When American students do not measure up, either in international or national studies, parents and teachers blame low aptitude: The students can't do the work. But when Japanese students underperform, parents and teachers conclude the student has not worked hard enough. And in China, virtually every student learns advanced math; it's assumed they can.
Instead of bemoaning studies such as the recent one that showed U.S. eighth-graders still lagging behind other developed countries in science and math, it's time to make can-do, not can't-do, a central message in U.S. education. Extensive research shows us how-and also shows what happens when can't-do persists.
When researcher Uri Treisman saw African-American college students performing poorly in calculus while Chinese students excelled, he did not accept the conventional wisdom that African-Americans' low achievement was due to poverty or poor schools.
Instead, Treisman spent months observing the Chinese students. He found that they spent more hours studying than other students and that they often studied in groups — for example, working out extra homework problems.
Treisman then re-created these study patterns with African-American students, who went on to excel in calculus. In fact, Treisman's African-American workshop students consistently outperformed Anglos and Asian-Americans.
Stretching students by giving them extra, advanced problems was a central component of Treisman's approach. In a follow-up study, Martin Bonsangue and I found this approach also had dramatic positive effects among a group of mostly Latino college students.
Yet the can't-do attitude is pervasive. For example, when I asked college students to rate their own math ability compared with students their age, less than a quarter of the women who were in the top 10% of students their age actually believed they were that good.
Or consider what social psychologist Claude Steele found when he tested groups of white and African-American college students who had comparable grades. One group was told the tests would be extremely difficult, while the other got a low-key introduction to exactly the same test. In the first case, black students fared far worse than white ones. In the second, they performed just as well. Black students, Steele concluded, are highly affected by the stereotype and expectation that they are not as intelligent.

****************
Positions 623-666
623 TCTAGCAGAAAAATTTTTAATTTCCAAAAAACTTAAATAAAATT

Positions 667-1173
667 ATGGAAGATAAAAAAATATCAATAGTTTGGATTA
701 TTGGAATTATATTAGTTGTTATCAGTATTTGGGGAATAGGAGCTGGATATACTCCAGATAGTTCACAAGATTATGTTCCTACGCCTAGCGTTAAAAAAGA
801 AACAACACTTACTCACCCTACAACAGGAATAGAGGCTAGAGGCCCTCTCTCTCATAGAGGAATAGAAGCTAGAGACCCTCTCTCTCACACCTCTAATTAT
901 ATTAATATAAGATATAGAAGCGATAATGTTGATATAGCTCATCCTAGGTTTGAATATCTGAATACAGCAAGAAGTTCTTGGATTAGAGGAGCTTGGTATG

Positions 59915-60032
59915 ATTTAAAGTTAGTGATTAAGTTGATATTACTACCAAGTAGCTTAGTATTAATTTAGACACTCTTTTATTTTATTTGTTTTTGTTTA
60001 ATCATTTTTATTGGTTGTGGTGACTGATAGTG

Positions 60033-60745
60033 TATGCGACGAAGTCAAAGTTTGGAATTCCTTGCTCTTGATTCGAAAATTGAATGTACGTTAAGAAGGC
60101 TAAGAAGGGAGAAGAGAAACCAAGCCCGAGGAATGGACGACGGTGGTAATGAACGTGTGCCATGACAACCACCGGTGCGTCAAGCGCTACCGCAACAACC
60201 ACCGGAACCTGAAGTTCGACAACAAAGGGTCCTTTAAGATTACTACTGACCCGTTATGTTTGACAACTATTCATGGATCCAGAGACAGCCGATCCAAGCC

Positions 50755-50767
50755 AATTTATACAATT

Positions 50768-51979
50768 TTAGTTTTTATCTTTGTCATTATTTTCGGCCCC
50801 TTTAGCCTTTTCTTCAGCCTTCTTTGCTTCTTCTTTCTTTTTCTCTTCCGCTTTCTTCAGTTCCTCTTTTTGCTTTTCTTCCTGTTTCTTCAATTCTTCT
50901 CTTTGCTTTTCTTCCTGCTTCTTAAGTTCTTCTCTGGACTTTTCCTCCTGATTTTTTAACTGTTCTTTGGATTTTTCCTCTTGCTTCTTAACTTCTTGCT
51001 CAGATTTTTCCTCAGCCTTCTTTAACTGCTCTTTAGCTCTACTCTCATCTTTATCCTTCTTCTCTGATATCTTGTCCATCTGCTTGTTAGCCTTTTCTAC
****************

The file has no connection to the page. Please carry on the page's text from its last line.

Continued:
A colleague of mine, Michele Foster, suggests an apt metaphor: Teenagers hardly can contain their enthusiasm about learning to drive, and we assume they will master this skill. Some may fail their written or driving tests once, twice, even three times — but soon they all will be driving. Parents and teachers don't debate whether a young person has the aptitude to drive.
They should take the same attitude toward math and science achievement. Instead, we Americans do a massive disservice to our children by lowering our expectations of what any one child can learn in math, science-or any other discipline. We erode students' achievement, self-confidence and aspiration levels.
Worse yet, in the case of math and science, we perpetuate the damaging myth that low aptitude accounts for women, minorities and the poor lagging behind. This only increases the achievement gap within our own country and with students abroad.
Local teachers and administrators, faced with a constantly changing array of reforms, are desperate for well-informed, sensible and consistent state and national leadership that will help schools break old, negative habits. But this will not come easily. As an educator who has witnessed decades of well-intentioned educational-policy change, I know all too well that there's a desperate leadership vacuum on this issue.
Researchers and politicians must learn a common language that neither over-intellectualizes issues nor simply reduces them to sound bites — and then put it to use. Telling our children that they can do the work is a good place to start.
David E. Drew is dean of the School of Educational Studies at Claremont Graduate University and author of Aptitude Revisited: Rethinking Math and Science Education for America's Next Century. This article is reprinted with permission.